Ai Weiwei Update: 04.15.11

• Dia Art Foundation director Philippe Vergne -- who gave his first thoughts on Ai Weiwei's detention to Eyeteeth readers -- pens a piece for Artinfo. Two snippets:
...I do not want to be free among individuals who value regression, fear, and stagnation — I want to be jailed with the villains. I want to be in detention with David Wojnarowicz, with Jean Genet, with Sakineh Mohammadi Ashtiani, with Ai Weiwei. I'd rather be imprisoned with artists, intellectuals, and citizens whose work and actions makes us think and question rather than bend over with a smile to the oppression of convention....

...[Ai's] art is his ability to be a poet, a sculptor, a politician, an architect, a merchant, an activist, a citizen, a trickster. Ai Weiwei is the fou du roi, the sole person who is authorized to poke at the king because the king knows that his position is only as powerful as his acceptance of the critic. The minute the buffoon is silenced, the king is naked, and the king knows that it is not pretty...
• Vergne says he's taking part in Sunday's sit-in protest, a Creative Time project that's happening at 1 pm local time at Chinese embassies worldwide. Find locations here.

• More disappearances: Liu Xiaoyuan, a lawyer with ties to Ai, has been missing since Thursday night, The Guardian reports, and designer Liu Zhenggang, who works for Ai's wife's company FAKE, has been detained by plainclothes police.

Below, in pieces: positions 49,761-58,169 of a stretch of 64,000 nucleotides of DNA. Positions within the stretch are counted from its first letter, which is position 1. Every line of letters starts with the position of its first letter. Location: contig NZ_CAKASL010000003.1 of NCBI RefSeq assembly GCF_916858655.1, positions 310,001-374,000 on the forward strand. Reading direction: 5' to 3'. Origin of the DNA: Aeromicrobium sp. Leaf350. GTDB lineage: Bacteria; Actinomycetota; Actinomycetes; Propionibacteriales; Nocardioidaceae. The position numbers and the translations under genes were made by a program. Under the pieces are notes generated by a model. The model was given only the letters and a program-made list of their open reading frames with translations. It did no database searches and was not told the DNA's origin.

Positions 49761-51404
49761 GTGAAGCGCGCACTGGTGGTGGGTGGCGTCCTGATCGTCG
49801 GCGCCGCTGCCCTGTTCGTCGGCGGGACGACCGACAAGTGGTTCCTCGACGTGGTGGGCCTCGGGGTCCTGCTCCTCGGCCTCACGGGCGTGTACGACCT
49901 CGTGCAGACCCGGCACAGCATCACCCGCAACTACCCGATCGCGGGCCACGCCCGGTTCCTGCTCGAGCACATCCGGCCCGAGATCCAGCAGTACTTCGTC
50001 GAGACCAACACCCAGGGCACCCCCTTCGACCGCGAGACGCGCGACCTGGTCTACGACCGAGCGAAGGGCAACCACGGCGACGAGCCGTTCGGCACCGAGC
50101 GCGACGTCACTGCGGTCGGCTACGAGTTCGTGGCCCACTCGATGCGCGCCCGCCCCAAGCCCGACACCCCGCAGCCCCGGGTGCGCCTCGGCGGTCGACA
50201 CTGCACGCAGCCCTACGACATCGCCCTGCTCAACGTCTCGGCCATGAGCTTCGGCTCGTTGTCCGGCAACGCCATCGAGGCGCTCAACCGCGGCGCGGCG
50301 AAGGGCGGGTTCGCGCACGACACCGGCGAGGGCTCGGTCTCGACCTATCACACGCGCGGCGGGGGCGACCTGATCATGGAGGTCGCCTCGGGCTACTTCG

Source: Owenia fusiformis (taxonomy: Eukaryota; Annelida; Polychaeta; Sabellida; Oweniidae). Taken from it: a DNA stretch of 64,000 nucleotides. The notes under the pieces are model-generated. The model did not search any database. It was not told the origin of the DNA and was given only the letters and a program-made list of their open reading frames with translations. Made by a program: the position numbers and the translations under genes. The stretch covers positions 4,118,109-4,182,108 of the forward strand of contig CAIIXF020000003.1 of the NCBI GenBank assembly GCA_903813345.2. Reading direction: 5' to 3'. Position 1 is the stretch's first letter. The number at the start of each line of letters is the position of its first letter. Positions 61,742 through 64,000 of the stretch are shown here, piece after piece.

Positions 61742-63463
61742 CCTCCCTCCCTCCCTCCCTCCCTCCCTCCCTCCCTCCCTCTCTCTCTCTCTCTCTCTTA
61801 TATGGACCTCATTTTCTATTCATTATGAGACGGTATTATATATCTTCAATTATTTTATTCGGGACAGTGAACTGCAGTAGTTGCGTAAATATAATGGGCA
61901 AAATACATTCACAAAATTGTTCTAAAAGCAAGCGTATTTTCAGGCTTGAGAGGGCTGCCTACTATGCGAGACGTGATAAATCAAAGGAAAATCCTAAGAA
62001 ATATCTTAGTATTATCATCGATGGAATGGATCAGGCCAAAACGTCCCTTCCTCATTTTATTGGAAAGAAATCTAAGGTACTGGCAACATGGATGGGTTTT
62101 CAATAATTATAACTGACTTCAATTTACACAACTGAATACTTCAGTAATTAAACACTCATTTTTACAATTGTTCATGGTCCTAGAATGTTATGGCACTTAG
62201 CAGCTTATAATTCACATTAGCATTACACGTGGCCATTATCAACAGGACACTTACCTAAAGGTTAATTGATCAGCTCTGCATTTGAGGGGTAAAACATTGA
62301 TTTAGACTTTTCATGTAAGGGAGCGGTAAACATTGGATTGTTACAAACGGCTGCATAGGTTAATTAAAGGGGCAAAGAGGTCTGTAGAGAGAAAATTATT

• Bozidar Brazda, writing on Ai a few days ago, mentions China's so-called "50-Cent Army," a group I suspect is active on Reddit: "[M]embers of China's online 50-Cent Army (so named for the half dollar they earn per pro-CCP comment that they post) claim that Weiwei masterminded his own arrest and that it is indeed a work of art, a suggestion that gives the whole affair a kind of Enter Through The Gift Shop -- by way of Kafka -- vibe."

• China has refused to grant a visa to German author and scholar Tilman Spengler, who was scheduled to be part of the early April opening of the art exhibition Age of Enlightenment in Beijing. His crime: he praised imprisoned Nobel-prize winner Liu Xiaobo. Some MPs in Germany are calling for the exhibition to be shut down following Ai Weiwei's arrest: While featuring works from three German museums and receiving funding from the German government, the show represents anything but Enlightenment values, the MPs say.

• CNNGo looks at the active response to Ai's detention by artists in Hong Kong.

• One year ago, The Art Newspaper trumpeted the exhibition as "bold and timely," noting China's "blazing resurgence." From the April 2010 edition:
China’s leaders recognise that culture can buy goodwill abroad. High profile exchanges like the Enlightenment exhibition can convey openness and sensitivity as well as confidence.
• The petition: 84,000 voices and counting.

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